20th October 2020
  • 9:11 pm Through the Eyes of Ides Ofune – Women Shouldn’t Have to Choose Between Motherhood and Higher Education
  • 12:31 pm PhD Researcher Oladapo Ajayi is improving the lives of underserved children through his NGO AfRII
  • 7:30 am The Rising Cost of Private Schools in Nigeria
  • 2:42 pm Meet Lawrence Okon Founder of Read Empire with the aim of alleviating poverty among young graduates
  • 4:58 pm Prevention is Better than Rehabilitation says 24 Year Old Adebimpe Adebara Founder of Piece of my Heart Foundation
  • 3:48 pm Read about how Pamela Stephen established Fortress Foundation to help teenagers overcome sexual abuse
Pamela Stephen

Blessing Pamela Stephen is highly trained qualitative researcher and data analyst with over 9 years of extensive experience doing field work exercises, collecting quantitative and qualitative data to inform and design programmes. She has a proven track record of successfully implementing initiatives that cut across various issues in the development sector such as health, human rights, justice and women empowerment. Pamela is very passionate about mentoring young girls and women on personal development to build their knowledge, skills and resources enabling them forge their own path to achieve long term self-reliance. She is the founder of Fortress Foundation. Recently, she had a successful outreach where we got to know about her foundation and what they do in the lives of young women. In this interview, she talks about her motivation for starting up the foundation, the challenges she faces and what she expects the society to assist.

Please tell us about your foundation

Fortress foundation is a place where young women can come and find answers to their challenges, where they can find hope.  It was borne out of the passion I have for teenagers and their rights. We have a lot of young women in the society who have been abused by relatives and people they trust. Research has shown that people get raped and sexually abused by the people they know and are around them. When this happens, most times, they have nobody to talk to. Due to the kind of society we live in, adult care givers shut them up for various reasons. In addition, parents and guardians do not want to put their children out there because of the stigma.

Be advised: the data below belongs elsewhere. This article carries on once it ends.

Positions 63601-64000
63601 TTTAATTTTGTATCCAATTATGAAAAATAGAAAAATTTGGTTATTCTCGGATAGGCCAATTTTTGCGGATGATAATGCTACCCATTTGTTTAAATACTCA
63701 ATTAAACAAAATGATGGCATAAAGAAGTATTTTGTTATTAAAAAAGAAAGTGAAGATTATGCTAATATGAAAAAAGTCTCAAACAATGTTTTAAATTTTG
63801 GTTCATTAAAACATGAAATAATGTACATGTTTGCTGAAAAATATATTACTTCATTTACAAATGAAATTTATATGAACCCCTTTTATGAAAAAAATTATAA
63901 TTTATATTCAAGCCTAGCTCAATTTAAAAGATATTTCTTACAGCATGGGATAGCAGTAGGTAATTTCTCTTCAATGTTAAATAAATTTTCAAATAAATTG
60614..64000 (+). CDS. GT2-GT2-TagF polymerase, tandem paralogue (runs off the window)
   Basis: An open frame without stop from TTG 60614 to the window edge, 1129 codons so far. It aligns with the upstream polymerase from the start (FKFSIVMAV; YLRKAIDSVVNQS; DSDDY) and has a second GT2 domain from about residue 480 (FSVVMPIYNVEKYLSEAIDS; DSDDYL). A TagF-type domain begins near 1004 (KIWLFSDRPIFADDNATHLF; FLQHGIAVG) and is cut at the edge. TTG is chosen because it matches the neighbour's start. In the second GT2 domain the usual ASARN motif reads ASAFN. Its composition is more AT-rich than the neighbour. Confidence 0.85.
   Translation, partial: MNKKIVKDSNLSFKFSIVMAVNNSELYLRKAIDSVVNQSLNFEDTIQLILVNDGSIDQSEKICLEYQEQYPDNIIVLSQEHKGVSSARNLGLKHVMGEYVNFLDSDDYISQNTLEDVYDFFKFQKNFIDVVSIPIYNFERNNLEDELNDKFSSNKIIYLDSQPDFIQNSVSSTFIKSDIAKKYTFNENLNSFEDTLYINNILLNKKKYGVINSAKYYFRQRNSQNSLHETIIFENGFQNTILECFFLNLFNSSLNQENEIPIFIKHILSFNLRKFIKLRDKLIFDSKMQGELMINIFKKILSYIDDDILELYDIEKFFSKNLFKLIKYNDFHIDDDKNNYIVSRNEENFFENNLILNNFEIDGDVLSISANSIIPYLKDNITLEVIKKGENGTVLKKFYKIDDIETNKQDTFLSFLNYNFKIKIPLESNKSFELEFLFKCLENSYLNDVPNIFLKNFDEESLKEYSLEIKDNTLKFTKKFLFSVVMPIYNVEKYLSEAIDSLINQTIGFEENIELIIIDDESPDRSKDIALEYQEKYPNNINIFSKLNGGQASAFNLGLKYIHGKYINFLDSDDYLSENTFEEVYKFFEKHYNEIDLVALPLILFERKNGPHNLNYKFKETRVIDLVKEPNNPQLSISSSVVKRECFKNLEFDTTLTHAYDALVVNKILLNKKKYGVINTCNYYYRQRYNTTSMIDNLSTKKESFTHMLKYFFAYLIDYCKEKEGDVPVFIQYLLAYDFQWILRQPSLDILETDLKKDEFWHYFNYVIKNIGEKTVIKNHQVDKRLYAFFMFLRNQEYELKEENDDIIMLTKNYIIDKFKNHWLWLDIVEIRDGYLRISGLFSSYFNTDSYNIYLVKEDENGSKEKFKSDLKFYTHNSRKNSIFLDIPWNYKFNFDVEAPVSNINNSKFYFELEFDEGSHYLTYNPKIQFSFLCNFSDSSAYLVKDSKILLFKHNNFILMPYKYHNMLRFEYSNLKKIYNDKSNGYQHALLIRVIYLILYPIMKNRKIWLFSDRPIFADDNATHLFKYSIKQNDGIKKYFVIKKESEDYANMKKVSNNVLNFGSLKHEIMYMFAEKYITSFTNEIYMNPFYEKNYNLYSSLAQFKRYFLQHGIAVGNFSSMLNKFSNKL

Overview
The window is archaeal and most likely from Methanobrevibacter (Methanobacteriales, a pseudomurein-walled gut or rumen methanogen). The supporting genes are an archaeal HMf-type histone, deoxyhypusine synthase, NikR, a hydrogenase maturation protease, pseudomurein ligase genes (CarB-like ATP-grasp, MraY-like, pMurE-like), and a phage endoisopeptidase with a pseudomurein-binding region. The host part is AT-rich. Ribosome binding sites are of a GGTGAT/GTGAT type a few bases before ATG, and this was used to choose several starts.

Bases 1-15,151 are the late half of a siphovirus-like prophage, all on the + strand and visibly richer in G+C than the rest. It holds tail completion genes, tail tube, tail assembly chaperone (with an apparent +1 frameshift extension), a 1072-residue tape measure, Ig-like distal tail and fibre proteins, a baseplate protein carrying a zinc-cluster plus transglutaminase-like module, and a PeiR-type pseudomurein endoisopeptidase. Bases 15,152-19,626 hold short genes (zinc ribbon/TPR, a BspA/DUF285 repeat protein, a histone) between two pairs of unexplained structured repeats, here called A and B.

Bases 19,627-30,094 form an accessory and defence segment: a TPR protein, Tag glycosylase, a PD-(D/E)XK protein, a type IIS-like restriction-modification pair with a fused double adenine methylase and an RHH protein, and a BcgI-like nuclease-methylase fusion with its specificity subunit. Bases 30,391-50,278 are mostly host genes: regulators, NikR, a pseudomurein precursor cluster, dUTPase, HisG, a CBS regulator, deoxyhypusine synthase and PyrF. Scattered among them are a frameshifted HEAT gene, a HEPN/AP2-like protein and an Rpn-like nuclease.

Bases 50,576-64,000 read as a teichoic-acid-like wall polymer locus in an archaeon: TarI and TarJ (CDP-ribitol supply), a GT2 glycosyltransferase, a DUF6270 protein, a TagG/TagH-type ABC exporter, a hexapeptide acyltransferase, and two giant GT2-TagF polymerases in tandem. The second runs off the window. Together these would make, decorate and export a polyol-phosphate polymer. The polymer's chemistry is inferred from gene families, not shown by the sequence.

This foundation is also borne out from my personal experience. Growing up, I had a lot of experience that affected me negatively in terms of trusting people. I did not have anyone to speak to until I was an adult and had to go through counselling. I had to pick myself up and become a successful person in the society. That’s why I want to help young women. To give them a voice, encourage them to speak out so that we can put a stop to this evil in our society.

Pamela Stephen during her recent outreach to 145 girls

Part of the foundation’s objective is to promote personal hygiene. For example, a lot of young girls do not know how to take care of themselves during their menstrual cycle. This is also in line with the issue of sexual abuse. Due to the fact that they live in deprived areas, they are financially incapable of sustaining themselves. These girls then resort to sleeping with men to get pennies to buy sanitary towel and other hygiene products. Furthermore, some of them use unhealthy products which can cause infections. Our aim is to educate them on the right hygiene practices.

Who would you say are your target audience?

We are passionate about teenagers and young women who live in less privileged rural areas. In these places, the rate of sexual abuse and unhygienic practices is very high. Although we cannot reach out to everyone, we believe we can start from somewhere. We will like to reach out to as many of these young women as possible. These people feel the government do not care about them and are therefore isolated. As a foundation, we want them to be part of what is going on in the society.

Teenagers during the outreach